Below you will find the final winning entry for the Housing For All writing contest. The short essay by Marcia Cole outlines her vision for housing in DC “as quality housing …where people of different races, ages, educational backgrounds and income levels can coexist and benefit from each other”.
If You Build It They Will Come: A Vision for Affordable Housing
The Housing For All Campaign’s vision of decent, quality and affordable housing for everyone in DC is not only praiseworthy but possible. But let us first look at each adjective in turn. In the strict sense of the word, ‘decent’ simply means adequate or tolerable. Or put another way, something that is “barely satisfactory” or “endurable.” I think we want to strive for something more exciting than that. Next we come to the term “quality” meaning excellence; that is something we can all embrace. Lastly we have “affordable” or having the financial means necessary to meet all expenses. Perhaps that one should come first for it is key. Affordable, however, does not need to mean cheesy and poorly built structures
made from inferior materials. Nor does it have to mean people living chock-a-block in row upon row of uninteresting multi-unit buildings and not much else in the area. It is possible to offer sound and architecturally interesting homes in a variety of price ranges at the same time. How might it look? Let’s start with the concept of community, community where people of different races, ages, educational backgrounds and income levels can coexist and benefit from each other’s presence. There would be green spaces like small parks for relief and enjoyment . Let there be sufficient residential parking and pedestrian-friendly walkways with good visibility that are well-lit at night. Let there be access to public transportation to accommodate those who are unable or choose not to drive. Cyclists are welcomed. Where they are required, street signals should be timed for maximum traffic flow to prevent long periods of idling which causes exhaust fumes cause pollution. Air quality is a concern.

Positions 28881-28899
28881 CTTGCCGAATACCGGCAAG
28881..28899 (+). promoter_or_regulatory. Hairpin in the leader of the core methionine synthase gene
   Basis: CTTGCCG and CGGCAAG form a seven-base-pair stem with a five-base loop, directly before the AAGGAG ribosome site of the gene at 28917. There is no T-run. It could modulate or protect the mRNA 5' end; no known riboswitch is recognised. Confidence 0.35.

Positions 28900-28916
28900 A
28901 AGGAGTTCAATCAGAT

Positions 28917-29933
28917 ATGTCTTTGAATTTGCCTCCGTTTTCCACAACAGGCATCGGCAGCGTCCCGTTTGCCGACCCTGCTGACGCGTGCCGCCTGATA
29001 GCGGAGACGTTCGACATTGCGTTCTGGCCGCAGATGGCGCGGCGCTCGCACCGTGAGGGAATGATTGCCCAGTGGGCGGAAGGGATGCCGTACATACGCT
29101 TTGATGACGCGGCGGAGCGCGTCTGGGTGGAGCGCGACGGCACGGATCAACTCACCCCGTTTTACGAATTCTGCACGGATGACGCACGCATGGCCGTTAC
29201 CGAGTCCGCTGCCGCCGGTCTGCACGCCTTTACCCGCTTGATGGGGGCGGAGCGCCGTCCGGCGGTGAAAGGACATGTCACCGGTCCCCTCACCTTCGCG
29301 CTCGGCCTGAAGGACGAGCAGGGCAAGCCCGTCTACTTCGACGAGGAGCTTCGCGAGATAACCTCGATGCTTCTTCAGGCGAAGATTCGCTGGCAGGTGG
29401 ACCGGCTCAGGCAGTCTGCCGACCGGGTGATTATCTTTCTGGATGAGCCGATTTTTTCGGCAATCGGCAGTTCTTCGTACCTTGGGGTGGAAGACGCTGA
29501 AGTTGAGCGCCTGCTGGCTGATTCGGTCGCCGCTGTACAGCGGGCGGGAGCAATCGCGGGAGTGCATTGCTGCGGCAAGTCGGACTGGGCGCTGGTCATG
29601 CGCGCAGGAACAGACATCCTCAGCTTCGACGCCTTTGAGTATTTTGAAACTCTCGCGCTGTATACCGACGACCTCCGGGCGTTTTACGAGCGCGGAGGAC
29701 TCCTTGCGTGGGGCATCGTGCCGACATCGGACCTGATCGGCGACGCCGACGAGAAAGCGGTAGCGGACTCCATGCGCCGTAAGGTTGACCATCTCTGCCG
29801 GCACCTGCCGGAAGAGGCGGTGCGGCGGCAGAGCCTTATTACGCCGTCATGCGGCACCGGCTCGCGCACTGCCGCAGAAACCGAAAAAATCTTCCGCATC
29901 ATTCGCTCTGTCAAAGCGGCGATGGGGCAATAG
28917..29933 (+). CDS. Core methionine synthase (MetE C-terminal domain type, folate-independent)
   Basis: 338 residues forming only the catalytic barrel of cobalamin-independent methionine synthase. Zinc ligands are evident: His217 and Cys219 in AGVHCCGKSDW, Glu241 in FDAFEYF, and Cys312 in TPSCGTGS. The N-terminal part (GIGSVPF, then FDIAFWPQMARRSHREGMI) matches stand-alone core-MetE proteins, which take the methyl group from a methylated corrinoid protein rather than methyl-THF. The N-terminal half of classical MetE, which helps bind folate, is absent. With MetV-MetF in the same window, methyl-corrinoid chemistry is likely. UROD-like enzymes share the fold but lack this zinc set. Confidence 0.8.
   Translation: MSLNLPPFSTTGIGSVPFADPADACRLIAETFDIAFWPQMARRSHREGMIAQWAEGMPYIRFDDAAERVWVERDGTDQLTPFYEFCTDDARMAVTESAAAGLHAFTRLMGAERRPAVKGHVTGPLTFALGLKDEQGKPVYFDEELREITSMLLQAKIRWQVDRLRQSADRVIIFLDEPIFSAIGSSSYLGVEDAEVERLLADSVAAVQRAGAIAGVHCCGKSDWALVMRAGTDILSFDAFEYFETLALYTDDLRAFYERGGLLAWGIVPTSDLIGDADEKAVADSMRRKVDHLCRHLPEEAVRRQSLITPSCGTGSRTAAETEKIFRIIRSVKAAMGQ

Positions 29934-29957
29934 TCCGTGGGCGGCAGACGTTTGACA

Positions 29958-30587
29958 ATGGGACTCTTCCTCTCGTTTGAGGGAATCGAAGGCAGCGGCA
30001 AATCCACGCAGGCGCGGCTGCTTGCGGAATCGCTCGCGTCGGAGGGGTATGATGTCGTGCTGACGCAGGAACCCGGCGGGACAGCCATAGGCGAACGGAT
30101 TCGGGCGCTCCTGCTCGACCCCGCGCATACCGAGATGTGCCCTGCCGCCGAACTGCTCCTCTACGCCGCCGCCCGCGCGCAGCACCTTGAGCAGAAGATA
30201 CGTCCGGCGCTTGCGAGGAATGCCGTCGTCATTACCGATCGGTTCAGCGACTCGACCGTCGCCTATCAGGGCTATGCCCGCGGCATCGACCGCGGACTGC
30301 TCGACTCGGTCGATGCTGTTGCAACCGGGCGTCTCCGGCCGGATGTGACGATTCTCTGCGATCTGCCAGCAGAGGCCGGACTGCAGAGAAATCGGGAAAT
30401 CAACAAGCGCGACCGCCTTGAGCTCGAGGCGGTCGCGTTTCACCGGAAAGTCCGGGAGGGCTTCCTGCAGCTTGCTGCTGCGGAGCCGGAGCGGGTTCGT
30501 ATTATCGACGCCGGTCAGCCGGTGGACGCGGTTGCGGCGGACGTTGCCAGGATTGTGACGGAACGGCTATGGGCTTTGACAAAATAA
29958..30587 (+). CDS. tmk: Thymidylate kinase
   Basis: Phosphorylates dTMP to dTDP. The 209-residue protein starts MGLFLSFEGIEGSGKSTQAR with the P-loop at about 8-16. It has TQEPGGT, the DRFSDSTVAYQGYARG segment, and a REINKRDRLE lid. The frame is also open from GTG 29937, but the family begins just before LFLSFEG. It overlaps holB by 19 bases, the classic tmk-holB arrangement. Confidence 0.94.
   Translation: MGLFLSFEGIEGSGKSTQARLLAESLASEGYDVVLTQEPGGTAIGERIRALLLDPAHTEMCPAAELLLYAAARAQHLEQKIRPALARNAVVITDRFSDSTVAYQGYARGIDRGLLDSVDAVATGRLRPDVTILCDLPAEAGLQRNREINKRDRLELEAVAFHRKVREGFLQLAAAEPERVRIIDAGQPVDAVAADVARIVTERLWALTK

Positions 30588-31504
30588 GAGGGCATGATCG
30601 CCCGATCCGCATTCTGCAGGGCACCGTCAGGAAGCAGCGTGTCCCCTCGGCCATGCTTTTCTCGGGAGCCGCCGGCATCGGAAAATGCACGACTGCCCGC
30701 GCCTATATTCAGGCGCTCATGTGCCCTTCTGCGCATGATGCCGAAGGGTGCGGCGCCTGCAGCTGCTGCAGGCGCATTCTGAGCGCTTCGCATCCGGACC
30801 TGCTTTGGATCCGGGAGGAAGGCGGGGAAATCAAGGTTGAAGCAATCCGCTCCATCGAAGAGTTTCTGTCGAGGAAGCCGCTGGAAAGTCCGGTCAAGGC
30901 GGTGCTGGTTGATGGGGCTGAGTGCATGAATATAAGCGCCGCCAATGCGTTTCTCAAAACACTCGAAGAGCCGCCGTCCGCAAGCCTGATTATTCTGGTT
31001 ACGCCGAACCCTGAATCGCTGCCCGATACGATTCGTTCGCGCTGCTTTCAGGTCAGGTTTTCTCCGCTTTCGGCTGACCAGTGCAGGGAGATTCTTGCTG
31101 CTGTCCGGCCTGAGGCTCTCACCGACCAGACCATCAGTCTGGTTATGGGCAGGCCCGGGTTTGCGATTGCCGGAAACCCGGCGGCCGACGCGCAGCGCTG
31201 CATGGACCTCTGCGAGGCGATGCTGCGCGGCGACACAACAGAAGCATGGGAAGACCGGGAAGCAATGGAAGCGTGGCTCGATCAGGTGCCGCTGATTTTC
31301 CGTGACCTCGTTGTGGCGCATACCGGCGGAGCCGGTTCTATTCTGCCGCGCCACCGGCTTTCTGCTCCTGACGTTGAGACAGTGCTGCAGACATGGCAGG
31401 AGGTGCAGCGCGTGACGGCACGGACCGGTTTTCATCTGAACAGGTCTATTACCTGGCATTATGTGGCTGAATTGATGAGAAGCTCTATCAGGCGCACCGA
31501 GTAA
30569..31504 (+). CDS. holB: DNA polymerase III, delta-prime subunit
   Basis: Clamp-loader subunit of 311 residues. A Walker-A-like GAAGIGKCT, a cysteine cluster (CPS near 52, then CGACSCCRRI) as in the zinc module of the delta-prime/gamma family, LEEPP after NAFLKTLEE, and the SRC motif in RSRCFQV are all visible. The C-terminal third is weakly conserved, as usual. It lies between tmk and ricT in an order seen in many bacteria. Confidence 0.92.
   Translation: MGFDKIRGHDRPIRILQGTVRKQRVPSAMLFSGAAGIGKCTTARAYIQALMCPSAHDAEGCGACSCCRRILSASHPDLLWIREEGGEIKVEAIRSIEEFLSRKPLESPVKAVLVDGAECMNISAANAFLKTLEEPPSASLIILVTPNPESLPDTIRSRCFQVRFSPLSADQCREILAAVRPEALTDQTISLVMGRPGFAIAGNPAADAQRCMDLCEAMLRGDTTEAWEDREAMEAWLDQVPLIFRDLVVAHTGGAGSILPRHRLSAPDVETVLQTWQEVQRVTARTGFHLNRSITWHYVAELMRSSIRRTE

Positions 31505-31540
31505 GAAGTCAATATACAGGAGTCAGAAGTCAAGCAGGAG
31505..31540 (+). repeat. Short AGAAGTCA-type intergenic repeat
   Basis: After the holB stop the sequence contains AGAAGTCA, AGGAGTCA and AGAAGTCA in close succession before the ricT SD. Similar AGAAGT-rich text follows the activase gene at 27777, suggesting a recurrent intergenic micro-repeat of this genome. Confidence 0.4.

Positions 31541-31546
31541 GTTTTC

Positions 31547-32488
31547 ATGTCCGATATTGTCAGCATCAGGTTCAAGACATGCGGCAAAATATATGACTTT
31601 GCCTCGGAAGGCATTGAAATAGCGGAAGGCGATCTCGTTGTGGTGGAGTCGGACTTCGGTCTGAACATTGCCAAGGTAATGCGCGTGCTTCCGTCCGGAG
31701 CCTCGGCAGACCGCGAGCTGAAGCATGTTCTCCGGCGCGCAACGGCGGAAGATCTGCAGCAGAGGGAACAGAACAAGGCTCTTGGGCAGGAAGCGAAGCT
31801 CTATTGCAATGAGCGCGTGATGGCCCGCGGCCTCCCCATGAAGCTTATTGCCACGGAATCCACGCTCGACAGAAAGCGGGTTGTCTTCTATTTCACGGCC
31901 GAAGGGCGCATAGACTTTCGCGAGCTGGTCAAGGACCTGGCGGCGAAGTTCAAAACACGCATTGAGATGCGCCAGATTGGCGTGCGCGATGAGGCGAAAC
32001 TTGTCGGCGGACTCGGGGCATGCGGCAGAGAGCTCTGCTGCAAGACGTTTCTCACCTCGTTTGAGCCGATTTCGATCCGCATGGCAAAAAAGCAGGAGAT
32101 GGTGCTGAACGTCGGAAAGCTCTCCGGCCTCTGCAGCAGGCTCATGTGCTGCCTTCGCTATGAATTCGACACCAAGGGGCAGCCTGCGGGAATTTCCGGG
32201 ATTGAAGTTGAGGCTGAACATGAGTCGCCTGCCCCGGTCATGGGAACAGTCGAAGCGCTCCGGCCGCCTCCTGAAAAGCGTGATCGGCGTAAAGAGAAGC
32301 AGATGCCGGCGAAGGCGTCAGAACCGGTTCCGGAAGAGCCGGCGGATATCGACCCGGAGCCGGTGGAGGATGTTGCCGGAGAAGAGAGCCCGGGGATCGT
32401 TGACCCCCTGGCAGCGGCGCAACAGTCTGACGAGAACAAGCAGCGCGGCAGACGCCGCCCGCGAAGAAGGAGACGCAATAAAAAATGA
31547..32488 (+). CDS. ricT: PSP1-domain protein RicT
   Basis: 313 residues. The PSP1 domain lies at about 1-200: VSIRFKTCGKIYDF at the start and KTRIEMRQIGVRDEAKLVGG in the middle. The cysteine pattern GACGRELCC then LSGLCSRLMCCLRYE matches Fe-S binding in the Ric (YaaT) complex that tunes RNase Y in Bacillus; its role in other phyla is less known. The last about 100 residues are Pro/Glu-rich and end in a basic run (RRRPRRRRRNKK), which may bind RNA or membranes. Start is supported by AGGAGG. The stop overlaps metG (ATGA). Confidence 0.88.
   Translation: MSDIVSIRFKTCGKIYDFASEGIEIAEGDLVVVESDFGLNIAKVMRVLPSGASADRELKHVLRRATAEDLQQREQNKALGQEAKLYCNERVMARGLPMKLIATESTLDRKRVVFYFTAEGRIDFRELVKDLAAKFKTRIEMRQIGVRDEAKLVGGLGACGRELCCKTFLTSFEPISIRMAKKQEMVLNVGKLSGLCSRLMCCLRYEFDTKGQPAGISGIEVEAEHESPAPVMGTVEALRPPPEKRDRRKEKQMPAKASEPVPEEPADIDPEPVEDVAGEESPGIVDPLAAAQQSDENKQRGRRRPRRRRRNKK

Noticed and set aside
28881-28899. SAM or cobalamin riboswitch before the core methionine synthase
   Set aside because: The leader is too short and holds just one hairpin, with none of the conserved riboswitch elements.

And amenities — by all means let there be amenities. A community needs places of commerce –banks, grocery stores, coffee shops, pharmacies, barbershops, beauty salons and the like. Where these appear there should also be sufficient numbers of trash receptacles and regularly scheduled pickups. Locale schools at walking distance or a short ride from home for children. A recreation center would be nice. Why not offer studio space for artists to work? After all, the arts are so civilizing! Local artists could spearhead a community mural arts project that would bring people together add color and be a source. This is an ambitious and achievable vision if a vibrant economic base supported by livable wages– wages that never sink to depths where the term ‘working poor’ is used. Otherwise it is likely to fall short of the desired mark. As a closing thought, it takes more than money to make a community: it takes community mindedness. All residents have to see themselves as connected and having a stake in the condition of their surroundings and treat it with the respect it deserves. It’s the decent thing to do.
There is no price tag on that.